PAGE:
I haven’t always felt this way about mowing. As a child, my father’s plan for controlling the growth of summer grass was to buy the cheapest of the early used riding mowers he could find. He’d spend hours getting one of those things to crank and sort of run, then put me in the seat and head me into the fray. Normally it would run several feet before coughing to its death – which was always MY fault. The fall back plan was to get out the even older push mower. I discovered that even a relatively young child can mow close to an acre fairly quickly with a push mower, no mater how dull its blades – provided he is in enough fear of the screaming manic running alongside him. I was so traumatized towards anything mechanical – and lawn mowers in particular – that I didn’t own one myself until I was in my 40’s. As a parent, I had my own memorable experience with my son. I was pushing a rental mower one hot summer morning, and my son kindly brought me a glass of water. I mentioned to him that he was certainly big enough to walk behind the mower, and would he like to finish up for me? He looked at me somberly and said I had told him all his life of how I had been abused by the mowing process, and would never force a child of my own to do such terrible things. He gave me a hug, said, “I love you Dad”, and went back to his cartoon shows. At least he brought me a drink, even though it seemed to be just lukewarm tap water.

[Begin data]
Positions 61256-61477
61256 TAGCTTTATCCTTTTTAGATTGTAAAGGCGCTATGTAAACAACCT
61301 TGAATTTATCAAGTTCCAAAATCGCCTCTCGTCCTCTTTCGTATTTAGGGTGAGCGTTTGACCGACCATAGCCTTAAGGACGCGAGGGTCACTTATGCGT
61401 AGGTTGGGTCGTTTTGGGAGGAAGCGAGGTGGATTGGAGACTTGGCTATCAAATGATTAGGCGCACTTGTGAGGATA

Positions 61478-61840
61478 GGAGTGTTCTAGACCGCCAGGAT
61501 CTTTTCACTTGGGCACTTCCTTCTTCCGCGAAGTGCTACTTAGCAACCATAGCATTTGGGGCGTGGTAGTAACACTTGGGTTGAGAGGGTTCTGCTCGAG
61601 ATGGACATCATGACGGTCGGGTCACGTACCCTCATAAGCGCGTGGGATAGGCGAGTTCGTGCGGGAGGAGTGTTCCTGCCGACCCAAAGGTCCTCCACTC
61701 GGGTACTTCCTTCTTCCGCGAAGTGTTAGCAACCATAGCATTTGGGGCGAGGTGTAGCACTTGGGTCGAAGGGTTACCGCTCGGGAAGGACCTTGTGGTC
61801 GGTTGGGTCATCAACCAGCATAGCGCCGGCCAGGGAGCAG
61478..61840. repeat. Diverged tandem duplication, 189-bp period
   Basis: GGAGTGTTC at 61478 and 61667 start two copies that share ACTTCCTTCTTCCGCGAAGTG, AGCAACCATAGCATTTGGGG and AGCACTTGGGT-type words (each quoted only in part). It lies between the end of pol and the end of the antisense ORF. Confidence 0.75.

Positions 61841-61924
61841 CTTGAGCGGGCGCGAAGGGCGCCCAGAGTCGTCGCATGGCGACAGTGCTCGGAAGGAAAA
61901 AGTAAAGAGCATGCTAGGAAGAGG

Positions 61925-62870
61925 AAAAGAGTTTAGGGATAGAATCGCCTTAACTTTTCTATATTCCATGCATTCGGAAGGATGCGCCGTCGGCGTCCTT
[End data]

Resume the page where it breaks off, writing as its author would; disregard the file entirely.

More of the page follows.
Nowadays, I am much calmer.  I enjoy a good, cheap cigar while mowing, and it helps to keep the mosquitoes out of my face. New mowers have drink holders, cruise control, and plug-ins for various music devices. I am trying to fit a sunshade on mine strong enough that the wife can’t knock it off driving under low tree limbs – maybe one of welded aluminum, with a fiberglass top – and I do have a radar and GPS laying around I have no other use for right now. Mowing is something you can do in just about any weather, unlike offshore fishing, and it allows you to get a good sunburn even on days when it is too windy to go offshore. In fact, the only reason mowing in a storm is not recommended is the possibility of wet grass from rain or storm surge. Wet grass packs around the blades and hinders mowing. I also find that bouncing on the mower all day hurts my back almost as much as a bumpy ride offshore. Oh, the memories!